§  It’s cool to be ashamed of your country – and totally square to be patriotic.
§  It’s cool to smoke dope – our president is proud of how stoned he was during high school. He recently bragged that he, “inhaled frequently … that was the point.”
§  It’s cool to get drunk. Ditto.
§  It’s cool to sleep around – see Bill Clinton.
§  It’s cool to lie. Ditto. “I did not have sex with that woman.”
§  It’s cool to be gay.
§  It’s cool to be lazy, to fail at things uncool people work hard to accomplish.
§  It’s cool to cheat on tests, to plagiarize papers.
§  It’s cool to hate the right people – i.e. Christians and conservatives.
§  It’s ultra cool to just not care.

I’ll never forget an interesting encounter my husband and I had the summer after Obama was elected. We were driving down to San Jacinto and we had stopped at the In-and-Out Burger in Stockton. On the way back to our car after lunch we found ourselves walking toward a tall, handsome black man wearing a cowboy hat. As he approached he tipped his hat and said to us, “I’m really sorry I voted for that man.” That was all. Just the apology. I don’t know what prompted it – did we look that much like Republicans? I remember that day the unemployment numbers had come out and they hadn’t budged off of 9%. Maybe that was it. But I’m praying that millions more feel that regret and will either stay home or vote for Romney.

No one needs to eat crow. No one needs to apologize. The man, after all, was slick, and if you didn’t, as I did, spend your days sizing up adolescent boys, you might not have spotted the arrogance, the deviousness. The defiant tilt of his head wouldn’t have set off any alarms, the super-cool bop of his walk wouldn’t have looked familiar. If you don’t study history, you might not have had a visceral reaction to his Hitleresque nomination speech. If you don’t know economics you might not have noticed the central-planning tone of his promises, the general envy behind his words.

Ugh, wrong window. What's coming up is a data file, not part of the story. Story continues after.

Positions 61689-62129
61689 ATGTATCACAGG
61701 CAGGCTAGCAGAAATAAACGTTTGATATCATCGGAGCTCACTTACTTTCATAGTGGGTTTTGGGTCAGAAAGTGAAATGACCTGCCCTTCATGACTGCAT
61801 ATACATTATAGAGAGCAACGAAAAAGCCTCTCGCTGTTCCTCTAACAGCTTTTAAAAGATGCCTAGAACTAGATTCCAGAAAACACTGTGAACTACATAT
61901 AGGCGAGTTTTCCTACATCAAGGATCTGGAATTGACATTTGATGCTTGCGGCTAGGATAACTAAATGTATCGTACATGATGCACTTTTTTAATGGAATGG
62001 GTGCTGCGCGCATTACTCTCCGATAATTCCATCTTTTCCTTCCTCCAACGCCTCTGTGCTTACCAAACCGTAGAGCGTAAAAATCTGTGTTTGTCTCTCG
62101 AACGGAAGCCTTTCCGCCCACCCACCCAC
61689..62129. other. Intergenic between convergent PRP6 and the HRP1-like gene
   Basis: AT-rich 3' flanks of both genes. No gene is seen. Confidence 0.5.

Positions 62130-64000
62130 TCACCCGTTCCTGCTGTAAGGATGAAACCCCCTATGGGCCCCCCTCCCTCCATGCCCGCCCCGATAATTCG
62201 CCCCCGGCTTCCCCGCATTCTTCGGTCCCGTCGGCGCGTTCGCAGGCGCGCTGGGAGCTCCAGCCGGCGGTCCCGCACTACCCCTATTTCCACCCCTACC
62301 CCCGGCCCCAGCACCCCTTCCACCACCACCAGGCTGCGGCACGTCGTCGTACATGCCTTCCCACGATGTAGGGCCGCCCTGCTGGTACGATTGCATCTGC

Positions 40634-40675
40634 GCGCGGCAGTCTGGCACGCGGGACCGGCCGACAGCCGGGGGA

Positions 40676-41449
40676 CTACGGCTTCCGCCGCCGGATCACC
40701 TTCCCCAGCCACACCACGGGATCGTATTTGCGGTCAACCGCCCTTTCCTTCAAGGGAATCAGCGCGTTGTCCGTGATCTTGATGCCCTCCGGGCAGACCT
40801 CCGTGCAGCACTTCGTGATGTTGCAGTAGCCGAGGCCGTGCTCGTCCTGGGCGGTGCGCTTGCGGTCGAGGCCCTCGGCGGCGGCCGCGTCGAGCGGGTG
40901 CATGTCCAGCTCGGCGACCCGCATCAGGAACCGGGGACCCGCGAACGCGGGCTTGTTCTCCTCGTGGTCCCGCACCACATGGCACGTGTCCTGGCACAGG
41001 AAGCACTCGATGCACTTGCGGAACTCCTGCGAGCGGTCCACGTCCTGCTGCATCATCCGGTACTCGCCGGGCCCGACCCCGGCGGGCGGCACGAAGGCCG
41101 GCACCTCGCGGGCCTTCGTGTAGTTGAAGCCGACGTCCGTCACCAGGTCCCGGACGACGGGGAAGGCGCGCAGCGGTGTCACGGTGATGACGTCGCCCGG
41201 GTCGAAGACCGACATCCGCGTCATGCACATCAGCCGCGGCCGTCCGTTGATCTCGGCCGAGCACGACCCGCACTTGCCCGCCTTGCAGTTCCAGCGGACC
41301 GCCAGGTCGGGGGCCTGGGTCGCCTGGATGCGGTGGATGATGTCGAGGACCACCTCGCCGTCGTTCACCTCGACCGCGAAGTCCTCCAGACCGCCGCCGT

But now we’ve seen him in action – mostly inaction -- and we should know better. If we can rid ourselves of this 15-year-old stoner then I’ll know that Democrats have not abandoned common sense altogether, can still spot a scoundrel when they see one, and are really the good people they want to be.





Into the Darkening Woods – an Open-ended Fairytale


We’ve been exploring problems with leftist thinking and I’d like to continue with that discussion, but I’m going to do so by telling you a story.

Part 4 – What is Wrong with Liberal Thinking

Once upon a meme* -- which is itself a meme, which has become so trendy it’s gone from pseudo-intellectual to rancidly cheesy in under 40 years, turning up, as it did, on college campuses in the late 70’s where it was useful only under the influence of whatever was available. The word was used at first by professors trying to impress their students, and then by students attempting to impress their professors. Now it’s found in use amongst graduates who still lean college-left and want to impress each other.  But I digress.